RFID Handbook: A book review by Bob Morris

RFID HandbookRFID Handbook: Fundamentals and Applications in Contactless Smart Cards, Radio Frequency Identification and Near-Field Communication
Klaus Finkenzeller
John Wiley & Sons (2010)

The fundamentals of a retrieval system that can provide data whenever and wherever needed

I am deeply grateful to so many people for what I have learned about RFID, Big Data, and analytics. They include Michael Roberti and his associates at RFID Journal as well as – listed in alpha order — Bart Baesens, Tom Davenport, Bill Glover, Bernie Marr, Geoff Moore, Foster Provost and Tom Fawcett, and most recently, Klaus Finkenzeller. They are convinced – and have convinced me – that those who compete in the global marketplace have only begun to recognize and appreciate the unique and abundant opportunities that RFID technologies make possible.

In the Third Edition of RFID Handbook, translated by Dörte Müller and published in 2010, Finkenzeller offers a wealth of valuable information, insights, and counsel with regard to fundamentals and applications in contactless smart cards, radio frequency identification, and near-field communication. As he explains, his book aims to fill “a significant gap in the range of literature on the subject of RFID. The need for well-founded technical literature in this field is proven by the fact that this book has now appeared already in five languages.”

He duly acknowledges that technical developments in the field of RFID technology “are proceeding at such a pace that although a book like this can explain the general scientific principles it is not dynamic enough to be able to exp-lore the latest trends regarding the most recent products on the market and the latest standards and regulations.” However, “A new addition to this Third Edition is Near-field Communication (NFC) which has been introduced to several different chapters…Another addition is a complete writing diagram and proposed circuit for an RFID reader according to ISO/IEC 14443. A layout and complete component kit of this writing diagram and circuit is also available on the Internet.”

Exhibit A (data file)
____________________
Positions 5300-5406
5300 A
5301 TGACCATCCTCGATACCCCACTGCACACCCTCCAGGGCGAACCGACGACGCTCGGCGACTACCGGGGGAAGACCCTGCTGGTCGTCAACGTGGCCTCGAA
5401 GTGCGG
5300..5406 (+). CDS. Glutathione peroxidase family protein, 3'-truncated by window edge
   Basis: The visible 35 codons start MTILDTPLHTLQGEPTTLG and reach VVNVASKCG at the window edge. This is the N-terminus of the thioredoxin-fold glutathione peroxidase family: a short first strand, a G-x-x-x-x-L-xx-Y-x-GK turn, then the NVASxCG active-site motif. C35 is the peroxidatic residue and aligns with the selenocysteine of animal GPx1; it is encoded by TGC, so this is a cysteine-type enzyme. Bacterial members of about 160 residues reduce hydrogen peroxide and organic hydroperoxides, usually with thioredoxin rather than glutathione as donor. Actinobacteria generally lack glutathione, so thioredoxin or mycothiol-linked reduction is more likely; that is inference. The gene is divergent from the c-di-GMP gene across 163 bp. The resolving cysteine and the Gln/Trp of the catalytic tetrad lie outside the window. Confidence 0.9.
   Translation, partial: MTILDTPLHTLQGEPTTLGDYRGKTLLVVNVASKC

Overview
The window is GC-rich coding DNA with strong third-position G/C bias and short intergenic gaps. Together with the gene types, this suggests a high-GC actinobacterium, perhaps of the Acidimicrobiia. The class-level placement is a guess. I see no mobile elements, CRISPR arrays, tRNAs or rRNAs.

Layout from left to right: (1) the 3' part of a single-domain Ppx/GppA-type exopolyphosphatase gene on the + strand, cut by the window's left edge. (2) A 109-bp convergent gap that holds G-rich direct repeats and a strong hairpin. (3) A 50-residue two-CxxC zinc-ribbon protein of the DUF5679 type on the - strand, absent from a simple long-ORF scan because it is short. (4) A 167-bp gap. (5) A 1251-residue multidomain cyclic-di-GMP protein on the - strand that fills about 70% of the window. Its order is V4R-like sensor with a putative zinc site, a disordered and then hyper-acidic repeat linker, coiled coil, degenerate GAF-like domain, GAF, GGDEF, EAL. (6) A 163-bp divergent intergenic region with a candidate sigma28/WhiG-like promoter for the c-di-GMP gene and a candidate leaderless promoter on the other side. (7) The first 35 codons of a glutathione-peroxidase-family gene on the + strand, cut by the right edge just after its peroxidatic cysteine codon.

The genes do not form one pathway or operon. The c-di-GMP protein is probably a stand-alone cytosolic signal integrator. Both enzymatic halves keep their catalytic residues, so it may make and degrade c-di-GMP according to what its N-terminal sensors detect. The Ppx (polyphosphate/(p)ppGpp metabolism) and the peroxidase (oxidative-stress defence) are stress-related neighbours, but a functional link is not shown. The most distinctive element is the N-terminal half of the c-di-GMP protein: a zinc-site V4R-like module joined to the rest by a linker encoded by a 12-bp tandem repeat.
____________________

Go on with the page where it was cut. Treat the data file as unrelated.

These are among the several dozen passages of greatest interest and value to me, also listed to suggest the scope of Finkenzeller’s coverage:

o RFID differentiation features (Pages 11-28)
o Operating principles (29-59)
o Near-field communication (NFC) 57-59 and 339-346
o Magnetic Field (61-110)
o Transformed transponder impedance (85-94)
o Load modulation (94-100)
o Electronic waves (110-144)
o Antennas (116-127)
o Passive microwave transponder (129-137)
o Freeway ranges (156-164)
o Digital Modulation Procedures (180-188)
o Anticollision algorithms and procedures (194-211)
o Attacks on RFID systems (214-226)
o Attacks on RF interface (216-226)
o Protection for cryptographic measures (226-232)
o Standardization (233-282)
o Animal identification cards (233-240)
o Standardization of contactless cards (240-267)
o Proximity-coupling smart cards — ISO/IEC (243-258)
o EPCglobal network (274-282)
o Transponders with memory function (283-300)
o Memory architecture: transponder (289-300)
o Memory technology (307-311)
o Public transport (362-372)

Here in a single volume is probably most of what most business leaders need to know about what RFID is and can do. The 14 examples discussed in the final chapter (Pages 361-418) — ranging from contactless smart cards to medical applications — only begin to suggest the potentialities and implications of a technology first introduced by Mario Cardullo’s device, patented on January 23, 1973. It was a passive radio transponder with memory. The basic Cardullo patent covers the use of RF, sound, and light as transmission media. Of course, a great deal has happened in the global marketplace since this Third Edition was published in 2010. I highly recommend a subscription to RFID Journal and active participation in various events that it sponsors. Based on what I have learned from those who should know, we are only at the dawn of understanding the nature and extent of what RFID’s potentialities are. That said, I commend Klaus Finkenzeller on his provision of so much material with precision and clarity. Bravo!

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